Nothing’s shocking. At least, nothing should be at this point. JOJO RABBIT, the latest film by Taika Waititi based on the book “Caging Skies” by Christine Leunens, centers around the eponymous Jojo, an adorable cherub-type played by Roman Griffin Davis, acting with an emotional maturity at least a decade beyond his years. He’s the smallest in stature of the Hitler Youth in boot camp training, but the biggest when it comes to devotion to his führer. Adolf is Jojo’s devoted invisible friend, and this version of him (played by Waititi) is encouraging, childlike, enthusiastic, and just so gee-whiz about his harebrained schemes to eradicate the Jewish people. Led by the embittered but still whimsically gung-ho Captain Klenzendorf (played with that kind of indie comedy emotional depth that I’m a big sucker for by Sam Rockwell), Jojo gets knocked down again and again only to get picked back up by his chum, a skipping, leaping Hitler only he can see.

It’s the kind of premise that attracts immediate attention, discussion, and even controversy, but what JOJO delivers is something almost entirely pure and wholesome. It’s a story of war, shredded family units, and what it means to be an empathetic human every single goddamn day being during some of the most insanely cruel and incomprehensible times in human history. JOJO RABBIT, natch, is a story through the eyes of a child, and its satire is coaxed more towards healing and teaching rather than arch or jaded observations written primarily to appeal to adults. It’s a risky balancing act, but it works.

Little Jojo has a preternaturally beautiful, strong, charming Ginger Rogers crossbred with Carole Lombard mother in Rosie, played by Scarlett Johansson. His father is MIA on some kind of mysterious military mission, he has a deceased sister, and his world is about to be upended when a Jewish girl named Elsa (Thomasin McKenzie, and, lucky us, it’s obvious already that she’ll be an actress who will enjoy an enduring career) enters his life and shows the power of guile and sarcasm in the face of fear when it comes to correcting miseducation. Her strength is admirable and true, but the barely restrained terror and uncertainty that veins through her every interaction is one of the key components in grounding the film.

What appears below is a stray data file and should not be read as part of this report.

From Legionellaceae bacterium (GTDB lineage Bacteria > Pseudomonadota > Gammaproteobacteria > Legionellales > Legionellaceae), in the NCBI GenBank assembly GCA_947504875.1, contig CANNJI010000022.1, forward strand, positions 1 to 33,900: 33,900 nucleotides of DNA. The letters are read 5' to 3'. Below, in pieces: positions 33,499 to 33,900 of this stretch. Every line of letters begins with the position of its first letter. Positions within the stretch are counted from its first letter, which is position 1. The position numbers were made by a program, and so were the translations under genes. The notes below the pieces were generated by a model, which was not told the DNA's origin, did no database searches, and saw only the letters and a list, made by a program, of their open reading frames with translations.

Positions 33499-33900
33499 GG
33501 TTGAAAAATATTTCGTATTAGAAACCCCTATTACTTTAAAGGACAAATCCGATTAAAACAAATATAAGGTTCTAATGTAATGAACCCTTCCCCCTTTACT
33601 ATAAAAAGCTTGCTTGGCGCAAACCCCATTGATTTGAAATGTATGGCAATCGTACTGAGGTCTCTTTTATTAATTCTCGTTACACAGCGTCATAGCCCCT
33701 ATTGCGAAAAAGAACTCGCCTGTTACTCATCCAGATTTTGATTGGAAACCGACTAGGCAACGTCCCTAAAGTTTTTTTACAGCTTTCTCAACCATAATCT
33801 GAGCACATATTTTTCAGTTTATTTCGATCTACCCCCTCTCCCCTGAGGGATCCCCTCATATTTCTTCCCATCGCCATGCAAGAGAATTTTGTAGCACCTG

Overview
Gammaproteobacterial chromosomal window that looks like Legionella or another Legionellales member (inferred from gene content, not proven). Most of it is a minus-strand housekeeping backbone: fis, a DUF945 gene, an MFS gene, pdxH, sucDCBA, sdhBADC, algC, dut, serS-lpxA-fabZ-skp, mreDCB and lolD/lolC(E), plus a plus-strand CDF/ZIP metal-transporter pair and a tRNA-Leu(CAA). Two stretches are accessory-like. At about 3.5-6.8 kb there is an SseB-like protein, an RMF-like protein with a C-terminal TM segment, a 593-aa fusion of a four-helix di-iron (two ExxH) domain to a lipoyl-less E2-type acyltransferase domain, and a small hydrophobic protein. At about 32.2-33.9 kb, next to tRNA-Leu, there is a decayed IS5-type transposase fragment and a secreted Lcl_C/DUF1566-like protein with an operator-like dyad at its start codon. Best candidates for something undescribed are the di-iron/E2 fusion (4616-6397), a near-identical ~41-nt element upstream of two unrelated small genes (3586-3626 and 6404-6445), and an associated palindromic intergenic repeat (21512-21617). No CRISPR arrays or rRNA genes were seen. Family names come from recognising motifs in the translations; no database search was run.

There’s nothing that happens in JOJO RABBIT that could touch the absurdity of what the stupid shithead coward nazis enacted. The difference is that Waititi gathered up that absurdity and used it to dismantle and disrespect a Total Evil and funnel the rest of that energy into celebrating the courage it takes to be labeled as “lesser than” and still rise above almost incalculable bigotry. The heroes and villains are easy for Jojo to label at the start, but as he gains that accelerated experience that war has forced on far too many children over centuries, the center won’t hold. As Jojo’s world opens up and ruptures, the film morphs from a kicky comedy to an almost genre-defying journey that takes us from real tragedy to horrible tension to the kind of bruised physical comedy that’s often the first step to healing in movies.

This film is beautifully shot, wonderfully cast, and funny as hell. It has just as much heart as it does anything else, though, so if you’re okay with something that isn’t an alternate history premise akin to Philip Roth’s “The Plot Against America” or Tarantino’s INGLOURIOUS BASTERDS and can accept a movie that’s genuinely sweet and vulnerable⁠—nearly shameless, really⁠—when it comes to digging into the acres of human emotion there is cultivate during hell on earth, JOJO RABBIT should absolutely be on your to-see list in 2019. If you too appreciate a move towards films that are less easily labeled in favor of telling a unique story by any creative means necessary, this is the kind of art firmly in that lane.